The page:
During my participation in the Progressive Leadership Academy, I was strongly encouraged to delve into the experiences of Jews in America to learn about the “seven keys to the enduring wealth of a people.” This book has opened my eyes to all sorts of interesting tidbits, themes, and strategies that are often lost on other populations. As always, I’ve found that it’s important for me to capture my thoughts after reading to increase comprehension and retention.
The Jewish Phenomenon, Steven Silbiger
Chapter 4: Develop Your Verbal Confidence
I greatly enjoyed this chapter in particular because of my recently enhanced enthusiasm for the development of public speaking skills among young leaders. The author states that verbal confidence is “the ability to speak up, say your piece, ask questions, make demands.” Chutzpah or self-confidence comes from the Hebrew word audacity, which was displayed by all of the pioneers throughout the chapter. Confidence is “boldness, assertiveness, a willingness to demand what is due, to defy tradition, to challenge authority, to raise eyebrows” and has served Jews well in their endeavors.
The writer establishes chutzpah as a part of Judaism in that young Jews find their voices through critical analysis of religious doctrine. Unlike many Christian households, Jews are taught to challenge each other and to defend their positions. How did Moses part the Red Sea? How did Jonah survive in a whale? This develops critical thinking skills. Children are encouraged to play integral roles in the family during dinner discussions and celebrations. At their coming of age celebrations at the age of 13, the teenagers are put front and center to speak and perform. I would imagine that this eases the transition into the professional world.
I’m a huge fan of statistics for some reason. “In the 1960s, Time magazine estimated that 80% of the most popular comedians were Jewish.” That’s astonishing! This chapter goes on to explain the stories of some of the most influential Jews in the entertainment industry. In 1998, half of the top 10 of Forbes Top 40 Entertainers were Jews; Harrison Ford, Jerry Seinfeld and Tim Allen were the names I recognized. However, it seems there was also a strategic assimilation of Jews into the industry through the changing of names and suppression of Jewish identity. It’s funny though that Caryn Johnson changed her name to Whoopi Goldberg to “honor her Jewish ancestors.” Besides comedy, some of the most prominent motion picture companies were developed by Jews: MGM, Paramount Pictures, Universal Studios, 20th Century Fox, Columbia Pictures, Dreamworks!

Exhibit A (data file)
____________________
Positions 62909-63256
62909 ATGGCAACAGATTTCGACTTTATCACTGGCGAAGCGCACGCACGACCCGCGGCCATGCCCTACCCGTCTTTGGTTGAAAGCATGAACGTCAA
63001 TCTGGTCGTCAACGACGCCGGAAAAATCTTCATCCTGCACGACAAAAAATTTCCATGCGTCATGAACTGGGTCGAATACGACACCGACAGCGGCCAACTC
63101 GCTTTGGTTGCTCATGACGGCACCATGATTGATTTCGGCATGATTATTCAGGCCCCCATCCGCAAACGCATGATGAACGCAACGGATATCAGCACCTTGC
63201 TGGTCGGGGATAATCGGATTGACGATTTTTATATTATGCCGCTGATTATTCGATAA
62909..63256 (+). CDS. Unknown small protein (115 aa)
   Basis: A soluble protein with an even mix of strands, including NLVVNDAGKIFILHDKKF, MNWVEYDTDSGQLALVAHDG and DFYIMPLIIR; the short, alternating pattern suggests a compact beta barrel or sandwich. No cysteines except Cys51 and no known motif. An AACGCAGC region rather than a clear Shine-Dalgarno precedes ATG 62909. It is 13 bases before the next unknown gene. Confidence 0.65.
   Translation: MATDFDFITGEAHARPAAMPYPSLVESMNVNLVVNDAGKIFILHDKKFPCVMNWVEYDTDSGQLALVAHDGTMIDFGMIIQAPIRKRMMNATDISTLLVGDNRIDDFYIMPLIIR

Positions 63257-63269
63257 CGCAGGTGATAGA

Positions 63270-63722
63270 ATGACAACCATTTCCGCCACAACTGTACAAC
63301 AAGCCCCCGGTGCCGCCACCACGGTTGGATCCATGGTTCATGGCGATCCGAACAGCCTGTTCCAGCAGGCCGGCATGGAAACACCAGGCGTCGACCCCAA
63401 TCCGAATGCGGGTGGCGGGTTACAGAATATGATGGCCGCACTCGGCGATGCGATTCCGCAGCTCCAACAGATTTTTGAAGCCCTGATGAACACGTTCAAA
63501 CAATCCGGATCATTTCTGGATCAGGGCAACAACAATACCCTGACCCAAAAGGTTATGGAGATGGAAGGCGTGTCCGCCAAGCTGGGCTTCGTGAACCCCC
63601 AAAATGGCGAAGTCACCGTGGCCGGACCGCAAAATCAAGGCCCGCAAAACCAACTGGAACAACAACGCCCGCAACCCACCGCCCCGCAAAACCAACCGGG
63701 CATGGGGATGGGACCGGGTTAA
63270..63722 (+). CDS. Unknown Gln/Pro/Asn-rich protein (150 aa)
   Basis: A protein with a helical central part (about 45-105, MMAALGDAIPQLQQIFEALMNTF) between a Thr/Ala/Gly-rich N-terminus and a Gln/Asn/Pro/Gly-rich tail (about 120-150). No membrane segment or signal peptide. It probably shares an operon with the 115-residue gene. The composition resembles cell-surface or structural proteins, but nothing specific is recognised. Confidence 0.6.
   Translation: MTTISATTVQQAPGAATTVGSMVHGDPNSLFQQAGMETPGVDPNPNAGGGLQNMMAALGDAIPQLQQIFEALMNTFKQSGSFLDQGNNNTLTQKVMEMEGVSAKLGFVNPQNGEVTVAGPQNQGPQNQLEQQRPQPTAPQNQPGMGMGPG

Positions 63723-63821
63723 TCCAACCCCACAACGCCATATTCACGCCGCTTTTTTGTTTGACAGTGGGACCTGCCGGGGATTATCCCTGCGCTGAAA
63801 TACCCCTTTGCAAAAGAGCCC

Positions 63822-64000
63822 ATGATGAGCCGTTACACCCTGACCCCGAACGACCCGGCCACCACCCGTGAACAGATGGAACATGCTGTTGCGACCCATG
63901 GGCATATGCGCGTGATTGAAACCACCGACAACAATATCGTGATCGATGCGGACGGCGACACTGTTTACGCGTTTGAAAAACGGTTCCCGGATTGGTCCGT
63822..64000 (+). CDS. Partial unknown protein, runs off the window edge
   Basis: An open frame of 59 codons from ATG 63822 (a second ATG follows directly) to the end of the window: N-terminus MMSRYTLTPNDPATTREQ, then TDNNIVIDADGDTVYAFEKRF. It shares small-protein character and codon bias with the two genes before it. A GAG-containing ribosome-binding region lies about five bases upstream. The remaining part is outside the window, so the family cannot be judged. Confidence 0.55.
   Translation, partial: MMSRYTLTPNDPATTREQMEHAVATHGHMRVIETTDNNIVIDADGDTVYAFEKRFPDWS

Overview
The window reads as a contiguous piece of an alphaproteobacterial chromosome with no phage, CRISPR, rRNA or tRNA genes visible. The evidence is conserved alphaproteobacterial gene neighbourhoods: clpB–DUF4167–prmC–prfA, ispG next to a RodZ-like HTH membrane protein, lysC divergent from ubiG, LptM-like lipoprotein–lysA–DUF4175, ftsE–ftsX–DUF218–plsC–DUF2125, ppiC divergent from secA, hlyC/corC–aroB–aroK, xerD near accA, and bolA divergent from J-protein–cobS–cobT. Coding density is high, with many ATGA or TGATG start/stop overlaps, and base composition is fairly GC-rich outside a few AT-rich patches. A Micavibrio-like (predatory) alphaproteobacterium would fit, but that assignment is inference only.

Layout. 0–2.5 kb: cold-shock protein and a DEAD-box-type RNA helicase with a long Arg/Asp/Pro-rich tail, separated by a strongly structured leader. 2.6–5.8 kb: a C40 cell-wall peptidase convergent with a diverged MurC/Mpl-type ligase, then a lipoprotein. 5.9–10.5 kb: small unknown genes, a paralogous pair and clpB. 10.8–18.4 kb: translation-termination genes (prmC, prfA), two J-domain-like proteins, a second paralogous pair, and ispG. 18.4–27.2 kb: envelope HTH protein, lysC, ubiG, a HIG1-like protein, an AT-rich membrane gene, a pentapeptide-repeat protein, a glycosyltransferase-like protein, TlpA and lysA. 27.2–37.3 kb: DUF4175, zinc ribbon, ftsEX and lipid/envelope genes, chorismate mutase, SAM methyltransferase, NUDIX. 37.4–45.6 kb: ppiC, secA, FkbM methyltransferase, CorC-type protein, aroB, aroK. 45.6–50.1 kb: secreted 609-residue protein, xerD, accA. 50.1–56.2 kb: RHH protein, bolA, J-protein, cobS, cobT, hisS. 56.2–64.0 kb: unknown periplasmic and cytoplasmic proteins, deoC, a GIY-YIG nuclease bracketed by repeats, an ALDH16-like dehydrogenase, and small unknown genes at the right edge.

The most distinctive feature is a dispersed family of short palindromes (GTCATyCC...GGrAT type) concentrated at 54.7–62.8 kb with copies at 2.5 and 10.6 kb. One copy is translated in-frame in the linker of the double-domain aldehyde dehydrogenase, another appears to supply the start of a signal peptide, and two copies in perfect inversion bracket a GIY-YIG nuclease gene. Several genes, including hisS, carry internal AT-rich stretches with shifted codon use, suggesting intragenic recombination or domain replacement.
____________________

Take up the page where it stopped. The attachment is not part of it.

The motion picture industry got started in bars when folks would pay a nickel to see a “nickelodeon”! Wow! Then 19-year-old Louis Mayer opened the first theater palaces and went on to form MGM. Goldwyn and and Blanche Lansky started producing with $25,000 and a dream when they moved to California, giving birth to Hollywood. The rest is history! Steven Spielberg has “produced or directed 7 of the top 10 grossing films including Men in Black, Saving Private Ryan, Back to the Future, The Color Purple, Jaws, and Raiders of the Lost Ark! Now we aren’t saying that other groups aren’t making major moves, but we have to acknowledge the leverage of the Jews.
They also stand out in TV and radio, having started programs like CBS, NBC, and heavily influencing ESPN and Disney. Norman Lear produced popular African-American shows such as Sanford and Son and Diff’rent Strokes. Jews are even responsible for the Cosby Show and Charlie’s Angels! All this accomplished without brandishing their Jewish culture, considering that in the 1980s “Jews were invisible.” However, their influence is very apparent in TV in the form of popular game shows such as The Price is Right, Family Feud, Jeopardy, and Wheel of Fortune (which was sold to Coca-Cola for $250 MM in 1986)! They made their mark on TV news through Larry King, 60 Minutes, 20/20, among many others. Despite only being less than 5% of the population, they make up 1/4 of “writers, editors, and producers in America’s ‘elite media’. Interesting!
All of this goes to show the importance of verbal confidence. The author concludes the chapter by giving advice on how to develop your chutzpah. Students are encouraged to speak up in class. Parents should facilitate stimulating discussion with children about ideas, the world, and current events. Children should be given experiences, such as sports or the arts, where they are given the opportunity to develop stage presence and confidence. Finally, Silbiger suggests that adults work on their own self-confidence by joining Toastmasters! I’ve been thinking about joining for a few months now. It’s worth a shot!
This chapter just drove home the importance of communication. You can have the best ideas, best solutions, best vision in the world, but if you can’t communicate in a way that makes people listen and respond, then you’re out of luck. Let’s Lift Ev’ry Voice!